At age 9, I was interviewed by a local paper. They asked me what I wanted to do when I grew up and I said I wanted to move away from my hometown because I wanted to go somewhere with “culture.” At that age, I had not yet learned to appreciate the full meaning of culture and how each place and person has a culture of its own. Nonetheless, I had a deep sense of curiosity about what I could do, who I could meet, what I could see and what I could learn by going to a new place. Immediately after college, I joined the Peace Corps against the wishes of some of my family and friends – later many of the same people became my most ardent supporters.
During my time volunteering in Mozambique, I trained young adults to be teachers. There I witnessed the challenges that Mozambicans face, especially girls – early marriage, extreme poverty, disease, war, violence. The years volunteering kickstarted my career in international development and humanitarian efforts. I’m fortunate to continue to have my eyes opened through the people I’ve met in my line of work. There is a young man in Fiji who started a farm cooperative to establish economic opportunities for the youth; Lao and Lao-Americans who advocated for people with disabilities in rural communities that still suffer from the effects of explosive ordinances leftover from the United States’ involvement in the Vietnam War; educators in post-Ebola affected Sierra Leone who mobilize their communities to protect girls from sexual harassment and abuse in schools; and women of faith in my own Jersey City neighborhood who started the York Street Project where women receive the education needed to defeat cycles of abuse and poverty. I would have never met any of them had I not left home as a volunteer a decade ago.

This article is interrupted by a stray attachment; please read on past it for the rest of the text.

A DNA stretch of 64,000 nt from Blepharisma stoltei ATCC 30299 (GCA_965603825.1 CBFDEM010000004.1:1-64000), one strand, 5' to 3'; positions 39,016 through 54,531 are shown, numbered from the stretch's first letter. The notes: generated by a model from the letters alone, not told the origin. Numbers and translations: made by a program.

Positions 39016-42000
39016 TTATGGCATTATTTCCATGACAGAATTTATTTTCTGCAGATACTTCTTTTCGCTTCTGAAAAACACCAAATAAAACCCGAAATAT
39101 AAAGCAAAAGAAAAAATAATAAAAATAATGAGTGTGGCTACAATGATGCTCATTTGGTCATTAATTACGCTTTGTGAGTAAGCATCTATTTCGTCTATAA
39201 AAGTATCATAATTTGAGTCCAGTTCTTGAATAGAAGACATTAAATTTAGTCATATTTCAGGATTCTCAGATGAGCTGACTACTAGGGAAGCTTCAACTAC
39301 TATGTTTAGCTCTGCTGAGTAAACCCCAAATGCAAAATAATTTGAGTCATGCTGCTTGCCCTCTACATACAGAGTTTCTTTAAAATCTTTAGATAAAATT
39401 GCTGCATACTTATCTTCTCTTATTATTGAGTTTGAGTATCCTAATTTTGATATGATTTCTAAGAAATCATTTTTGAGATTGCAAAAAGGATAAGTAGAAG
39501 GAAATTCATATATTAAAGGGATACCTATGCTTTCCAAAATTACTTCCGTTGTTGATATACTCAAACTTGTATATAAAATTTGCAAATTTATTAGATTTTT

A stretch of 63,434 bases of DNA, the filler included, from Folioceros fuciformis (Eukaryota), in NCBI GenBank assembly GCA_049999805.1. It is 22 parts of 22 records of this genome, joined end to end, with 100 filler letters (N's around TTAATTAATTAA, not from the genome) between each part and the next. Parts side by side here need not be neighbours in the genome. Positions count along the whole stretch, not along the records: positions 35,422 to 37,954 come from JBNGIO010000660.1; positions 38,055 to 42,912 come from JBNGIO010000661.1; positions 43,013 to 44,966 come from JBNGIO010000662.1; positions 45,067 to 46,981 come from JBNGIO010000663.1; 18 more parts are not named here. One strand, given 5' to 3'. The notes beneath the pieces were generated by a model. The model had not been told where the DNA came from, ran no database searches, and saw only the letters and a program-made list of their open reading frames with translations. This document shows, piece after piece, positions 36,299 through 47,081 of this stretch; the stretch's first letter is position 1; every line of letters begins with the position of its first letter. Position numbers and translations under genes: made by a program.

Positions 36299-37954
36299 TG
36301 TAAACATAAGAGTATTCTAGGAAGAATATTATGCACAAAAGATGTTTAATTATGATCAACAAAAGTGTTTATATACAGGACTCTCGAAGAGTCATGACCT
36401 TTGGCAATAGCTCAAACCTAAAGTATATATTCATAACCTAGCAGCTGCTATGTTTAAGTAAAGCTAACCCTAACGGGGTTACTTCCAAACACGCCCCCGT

My sister life is one of oblivion. Who would that Katie be? The one who never left her sheltered and comfortable suburban life in Indiana? How long would I have lived in a bubble? Would I have ever been open to other places and people in the way I am now? I am not sure if or when I would have recognized my whiteness or my privilege, and how these things played into my choices and the continued opportunities I’m afforded. I don’t know that I would have fully recognized the challenges others faced and their agency to find their own solutions. I don’t know that I would’ve realized that many of the epithets I used were unintentionally racist or classist. This ongoing self-examination comes with the responsibility to continue working domestically and internationally on the human rights issues of our time so that we may all have the opportunity to have a sister life of our own choosing.